A Supreme-Branded Mac Tools Workstation Exists, Just Because
Mechanics and DIYers can now rep the NY-based clothing and skateboard company.
Supreme, Mac Tools, and alcohol. What do these three things have in common? Absolutely nothing. Or maybe they do? Supreme recently slapped its logo on Mac's T5025P Tech Series Workstation, which takes care of two of those three things—and we have an idea how to tie in the third.
Of course, this is only the most recent example of Supreme collaborating with a more industrial brand on a product launch; the Supreme X SOG hand axe and the Supreme-labeled Victorinox Alox Knife are among other examples. Indeed, the famous (or infamous) New York-based skateboard and clothing company has a history of decontextualizing goods from their traditional use cases or, at minimum, exposing the trendy consumers of Supreme-branded items to brands they might not otherwise see.
This workstation is the perfect example of the Supreme mantra at work, as it was never intended to be used by, say, an SAE-certified mechanic. And unless you happen to fall into the miniscule middle space on the car enthusiast/Supreme fan Venn diagram, the T5025P workbench probably isn't for you, either. Instead, we suggest buyers of the workstation keep with the Supreme tradition of buying a thing to use it improperly. The Mac Tools T5025P by itself is a fine product, but when the Supreme logo is applied, more offbeat uses of the workbench must be considered.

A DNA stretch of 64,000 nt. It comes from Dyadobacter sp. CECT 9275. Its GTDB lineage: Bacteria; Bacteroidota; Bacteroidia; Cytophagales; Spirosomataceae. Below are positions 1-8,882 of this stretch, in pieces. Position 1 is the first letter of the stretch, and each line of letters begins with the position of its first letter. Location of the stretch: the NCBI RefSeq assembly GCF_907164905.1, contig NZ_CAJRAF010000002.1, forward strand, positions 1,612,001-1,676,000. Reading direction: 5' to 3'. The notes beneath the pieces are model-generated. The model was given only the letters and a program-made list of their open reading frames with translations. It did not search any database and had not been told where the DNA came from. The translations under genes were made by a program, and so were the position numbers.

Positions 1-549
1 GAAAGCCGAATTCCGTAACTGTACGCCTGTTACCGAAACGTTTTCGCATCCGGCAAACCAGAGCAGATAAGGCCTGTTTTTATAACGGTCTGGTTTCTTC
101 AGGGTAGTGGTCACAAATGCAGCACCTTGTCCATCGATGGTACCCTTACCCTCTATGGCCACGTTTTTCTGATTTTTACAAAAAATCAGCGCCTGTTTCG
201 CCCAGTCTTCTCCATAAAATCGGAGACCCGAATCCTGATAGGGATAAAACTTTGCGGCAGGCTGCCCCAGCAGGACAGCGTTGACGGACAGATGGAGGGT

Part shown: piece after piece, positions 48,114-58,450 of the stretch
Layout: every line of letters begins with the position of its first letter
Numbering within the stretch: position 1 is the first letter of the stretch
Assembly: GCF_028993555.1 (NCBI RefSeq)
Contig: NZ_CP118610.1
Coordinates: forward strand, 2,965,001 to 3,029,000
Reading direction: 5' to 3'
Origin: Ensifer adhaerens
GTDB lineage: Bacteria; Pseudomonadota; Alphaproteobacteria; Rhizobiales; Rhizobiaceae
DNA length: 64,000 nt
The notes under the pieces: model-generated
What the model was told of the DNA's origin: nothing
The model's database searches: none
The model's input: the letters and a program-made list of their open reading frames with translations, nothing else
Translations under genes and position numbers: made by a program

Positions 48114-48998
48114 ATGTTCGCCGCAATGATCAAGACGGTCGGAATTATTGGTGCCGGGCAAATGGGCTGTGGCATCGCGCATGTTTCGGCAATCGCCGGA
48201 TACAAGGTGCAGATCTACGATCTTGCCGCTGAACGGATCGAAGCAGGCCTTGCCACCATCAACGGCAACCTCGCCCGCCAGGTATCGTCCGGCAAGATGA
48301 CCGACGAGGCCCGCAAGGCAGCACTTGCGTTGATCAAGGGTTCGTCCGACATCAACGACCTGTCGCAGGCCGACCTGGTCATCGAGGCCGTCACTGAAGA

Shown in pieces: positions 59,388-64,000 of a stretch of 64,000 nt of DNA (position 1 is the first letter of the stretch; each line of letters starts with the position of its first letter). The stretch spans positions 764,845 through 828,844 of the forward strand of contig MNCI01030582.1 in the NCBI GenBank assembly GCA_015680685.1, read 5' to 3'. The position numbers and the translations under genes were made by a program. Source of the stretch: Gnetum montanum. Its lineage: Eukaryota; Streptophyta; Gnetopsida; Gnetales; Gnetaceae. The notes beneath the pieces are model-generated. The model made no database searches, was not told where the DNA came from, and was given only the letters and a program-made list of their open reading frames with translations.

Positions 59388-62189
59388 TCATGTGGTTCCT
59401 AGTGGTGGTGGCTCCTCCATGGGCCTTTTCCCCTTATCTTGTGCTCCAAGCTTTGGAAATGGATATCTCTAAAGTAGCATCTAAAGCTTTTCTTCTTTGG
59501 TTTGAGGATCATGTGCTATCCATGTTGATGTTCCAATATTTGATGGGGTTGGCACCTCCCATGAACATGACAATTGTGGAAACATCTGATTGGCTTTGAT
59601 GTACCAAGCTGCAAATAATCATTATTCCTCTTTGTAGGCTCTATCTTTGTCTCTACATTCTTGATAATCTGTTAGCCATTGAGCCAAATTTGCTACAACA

It isn't just a place for your tools. It's a place for anything and everything, including your cable-knit sweaters, your skate deck parts, and—yes—your booze. Supreme didn't make a sweet-looking mechanic's workstation, it made a mega bar cart. The 16-gauge steel unit with its 10 drawers, spring-loaded wheels with top-locking brakes, and heavy-duty vinyl mat at the top is perfect for mixing drinks (and flexing on your friends).
The crate itself currently isn't priced but will probably cost a pretty penny more than the $5,800 or so a non-Supreme Mac Tools T5025P workstation runs. Whether it's worth it to you is a question, we suppose, of style and purpose.